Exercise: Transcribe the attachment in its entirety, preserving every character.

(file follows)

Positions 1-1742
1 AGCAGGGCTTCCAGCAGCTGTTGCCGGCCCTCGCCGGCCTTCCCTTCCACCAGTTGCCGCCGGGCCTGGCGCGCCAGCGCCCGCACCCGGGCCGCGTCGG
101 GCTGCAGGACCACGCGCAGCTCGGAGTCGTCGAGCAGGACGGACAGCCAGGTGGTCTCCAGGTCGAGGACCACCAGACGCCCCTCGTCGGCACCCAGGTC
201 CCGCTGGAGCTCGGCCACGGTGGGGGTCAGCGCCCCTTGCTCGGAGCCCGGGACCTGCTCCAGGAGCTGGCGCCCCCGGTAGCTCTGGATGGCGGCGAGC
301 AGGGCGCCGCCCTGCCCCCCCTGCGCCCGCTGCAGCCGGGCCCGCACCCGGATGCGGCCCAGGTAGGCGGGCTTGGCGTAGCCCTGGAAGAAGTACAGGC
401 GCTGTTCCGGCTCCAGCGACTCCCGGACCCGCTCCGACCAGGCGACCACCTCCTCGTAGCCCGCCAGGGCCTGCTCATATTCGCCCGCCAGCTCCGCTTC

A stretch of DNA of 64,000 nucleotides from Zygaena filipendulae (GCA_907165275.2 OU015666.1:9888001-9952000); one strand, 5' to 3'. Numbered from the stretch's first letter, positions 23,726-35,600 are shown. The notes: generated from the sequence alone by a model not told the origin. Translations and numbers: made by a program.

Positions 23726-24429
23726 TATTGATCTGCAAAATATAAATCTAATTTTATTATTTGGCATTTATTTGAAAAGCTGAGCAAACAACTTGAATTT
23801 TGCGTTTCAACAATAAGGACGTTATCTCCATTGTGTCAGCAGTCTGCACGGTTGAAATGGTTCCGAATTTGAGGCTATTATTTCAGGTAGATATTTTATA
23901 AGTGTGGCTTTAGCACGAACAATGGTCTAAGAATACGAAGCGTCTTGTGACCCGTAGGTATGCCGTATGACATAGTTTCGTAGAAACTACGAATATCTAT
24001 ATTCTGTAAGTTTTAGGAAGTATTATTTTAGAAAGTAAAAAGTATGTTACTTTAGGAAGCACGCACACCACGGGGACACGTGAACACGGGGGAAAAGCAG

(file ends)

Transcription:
Positions 1-1742
1 AGCAGGGCTTCCAGCAGCTGTTGCCGGCCCTCGCCGGCCTTCCCTTCCACCAGTTGCCGCCGGGCCTGGCGCGCCAGCGCCCGCACCCGGGCCGCGTCGG
101 GCTGCAGGACCACGCGCAGCTCGGAGTCGTCGAGCAGGACGGACAGCCAGGTGGTCTCCAGGTCGAGGACCACCAGACGCCCCTCGTCGGCACCCAGGTC
201 CCGCTGGAGCTCGGCCACGGTGGGGGTCAGCGCCCCTTGCTCGGAGCCCGGGACCTGCTCCAGGAGCTGGCGCCCCCGGTAGCTCTGGATGGCGGCGAGC
301 AGGGCGCCGCCCTGCCCCCCCTGCGCCCGCTGCAGCCGGGCCCGCACCCGGATGCGGCCCAGGTAGGCGGGCTTGGCGTAGCCCTGGAAGAAGTACAGGC
401 GCTGTTCCGGCTCCAGCGACTCCCGGACCCGCTCCGACCAGGCGACCACCTCCTCGTAGCCCGCCAGGGCCTGCTCATATTCGCCCGCCAGCTCCGCTTC

A stretch of DNA of 64,000 nucleotides from Zygaena filipendulae (GCA_907165275.2 OU015666.1:9888001-9952000); one strand, 5' to 3'. Numbered from the stretch's first letter, positions 23,726-35,600 are shown. The notes: generated from the sequence alone by a model not told the origin. Translations and numbers: made by a program.

Positions 23726-24429
23726 TATTGATCTGCAAAATATAAATCTAATTTTATTATTTGGCATTTATTTGAAAAGCTGAGCAAACAACTTGAATTT
23801 TGCGTTTCAACAATAAGGACGTTATCTCCATTGTGTCAGCAGTCTGCACGGTTGAAATGGTTCCGAATTTGAGGCTATTATTTCAGGTAGATATTTTATA
23901 AGTGTGGCTTTAGCACGAACAATGGTCTAAGAATACGAAGCGTCTTGTGACCCGTAGGTATGCCGTATGACATAGTTTCGTAGAAACTACGAATATCTAT
24001 ATTCTGTAAGTTTTAGGAAGTATTATTTTAGAAAGTAAAAAGTATGTTACTTTAGGAAGCACGCACACCACGGGGACACGTGAACACGGGGGAAAAGCAG